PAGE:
by Greg Schutz
“Character is action.” “You are what you do.” These adages are behaviorist: they imply that identity is reducible to externally observable data. They argue that the question of who we are—always the topic, in some sense, of literary fiction—is answerable in terms of the impact our actions have on the world around us. Like the ubiquitous Show, don’t tell, they take a common problem and offers an overcorrection. They advise us to steer into the skid of interiority, bringing the story out of a character’s mind and into the external narrative world. Furthermore, such thinking is corrosive to the very moments in literature I find most compelling, moving, and meaningful. They repress the particular species of felt experience I hunger for as a reader, and which I seek to capture in my own work.
by Keith Taylor
I feel grateful to Northern Illinois University Press for publishing Something That Feels Like Truth by Donald Lystra. It is a book that deserves an audience, even in a time when we are uncertain who might comprise an audience for well written, passionate fiction. We’re not sure if the effort is valued even by people who are supposed to value it. Just this last week (and I’m writing this in mid-January) someone at the National Book Foundation, when explaining their expanded short list of finalists for the National Book Award, slurred, in passing, “collections of short stories published by university presses,” implying that no one would actually want to read these books.
by Virginia Konchan
One must soberly ask, in light of the enthusiastic rhetoric that surrounds new forms of postmodern audience participation: are these forms of “agency” designed to empower the listener, creatively or critically, or merely offer the simulated (“technical”) illusion thereof? The mimetic replication of urban and post-industrial noises reinscribes the very determinisms that all art forms both inherit and strive to overcome, and while on a neurological level the ear enjoys assimilating unfamiliar sounds, and harsh noises generated from dissonance, punk, heavy metal or electronic music, can induce an “unpleasing” cerebral pleasure, the sustained withholding of aural pleasure from the listener may be the last insidiously lingering form of 21st century authoritarian “control” of all.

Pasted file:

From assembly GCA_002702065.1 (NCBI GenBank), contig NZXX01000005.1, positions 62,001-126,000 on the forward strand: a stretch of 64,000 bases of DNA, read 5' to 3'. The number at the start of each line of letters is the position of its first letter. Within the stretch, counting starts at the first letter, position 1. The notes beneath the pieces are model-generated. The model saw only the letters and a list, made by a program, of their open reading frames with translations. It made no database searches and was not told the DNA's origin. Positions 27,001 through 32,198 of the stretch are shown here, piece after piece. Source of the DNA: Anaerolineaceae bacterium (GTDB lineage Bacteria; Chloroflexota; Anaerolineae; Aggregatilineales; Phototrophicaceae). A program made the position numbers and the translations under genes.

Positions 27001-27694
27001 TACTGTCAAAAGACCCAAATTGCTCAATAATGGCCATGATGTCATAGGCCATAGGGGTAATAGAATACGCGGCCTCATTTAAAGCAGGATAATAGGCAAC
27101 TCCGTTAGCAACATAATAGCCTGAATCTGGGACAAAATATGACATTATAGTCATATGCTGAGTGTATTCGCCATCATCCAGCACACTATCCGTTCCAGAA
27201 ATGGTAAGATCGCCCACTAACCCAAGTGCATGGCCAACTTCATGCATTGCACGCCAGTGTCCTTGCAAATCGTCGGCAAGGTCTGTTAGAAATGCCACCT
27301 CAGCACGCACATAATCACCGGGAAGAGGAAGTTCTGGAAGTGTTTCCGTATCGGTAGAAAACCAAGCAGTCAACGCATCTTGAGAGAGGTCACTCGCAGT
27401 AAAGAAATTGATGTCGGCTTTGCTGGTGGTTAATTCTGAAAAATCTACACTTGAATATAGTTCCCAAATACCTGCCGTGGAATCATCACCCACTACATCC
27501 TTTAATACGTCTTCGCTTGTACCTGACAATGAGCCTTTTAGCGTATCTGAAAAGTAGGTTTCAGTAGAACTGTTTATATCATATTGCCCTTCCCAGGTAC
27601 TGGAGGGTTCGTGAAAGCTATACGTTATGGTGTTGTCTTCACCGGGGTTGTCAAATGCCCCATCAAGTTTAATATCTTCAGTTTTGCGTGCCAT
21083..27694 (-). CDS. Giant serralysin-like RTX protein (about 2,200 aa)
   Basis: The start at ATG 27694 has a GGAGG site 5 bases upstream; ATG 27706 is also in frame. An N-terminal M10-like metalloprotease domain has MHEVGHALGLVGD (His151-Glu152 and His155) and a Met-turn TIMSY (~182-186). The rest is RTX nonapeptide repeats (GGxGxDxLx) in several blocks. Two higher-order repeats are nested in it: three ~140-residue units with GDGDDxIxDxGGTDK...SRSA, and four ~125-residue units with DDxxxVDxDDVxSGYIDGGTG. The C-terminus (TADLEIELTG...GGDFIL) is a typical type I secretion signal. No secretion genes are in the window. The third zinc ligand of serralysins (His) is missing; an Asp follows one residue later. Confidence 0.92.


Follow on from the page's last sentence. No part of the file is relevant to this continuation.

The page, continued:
by Nathan Go
I had the opportunity to sit down with Henry, over the course of two lunches, to talk about his recent book, as well as his thoughts on writing. Below are excerpts of the conversation, just a peek into this insightful author’s mind.
Henry W. Leung was born in a village in Guangdong, China. He spent his childhood in Honolulu before moving to the San Francisco Bay Area. He is currently completing his MFA in Fiction at the University of Michigan. Paradise Hunger – the winner of the 2012 Swan Scythe Press Poetry Chapbook Contest – is his first chapbook. He writes a bimonthly column on Asian American poetry for the Lantern Review.
by Greg Schutz
According to the Weekly World News, I am writing on the verge of apocalypse and this blog post will never be read. The nineteenth of December: two days until we reach the terminus of the ancient Mayan calendar and find ourselves ushered into a future better left to the imagination of Roland Emmerich. Or Nancy Lieder. Or John of Patmos. Or whomever. Apocalypses come and go, and if some prophets, like the Revelator or Nostradamus, achieve a more lasting fame than others, it seems to have little to do with their accuracy as doomsayers. What’s worth noting about our latest onrushing apocalypse, however, is just how timely it seems.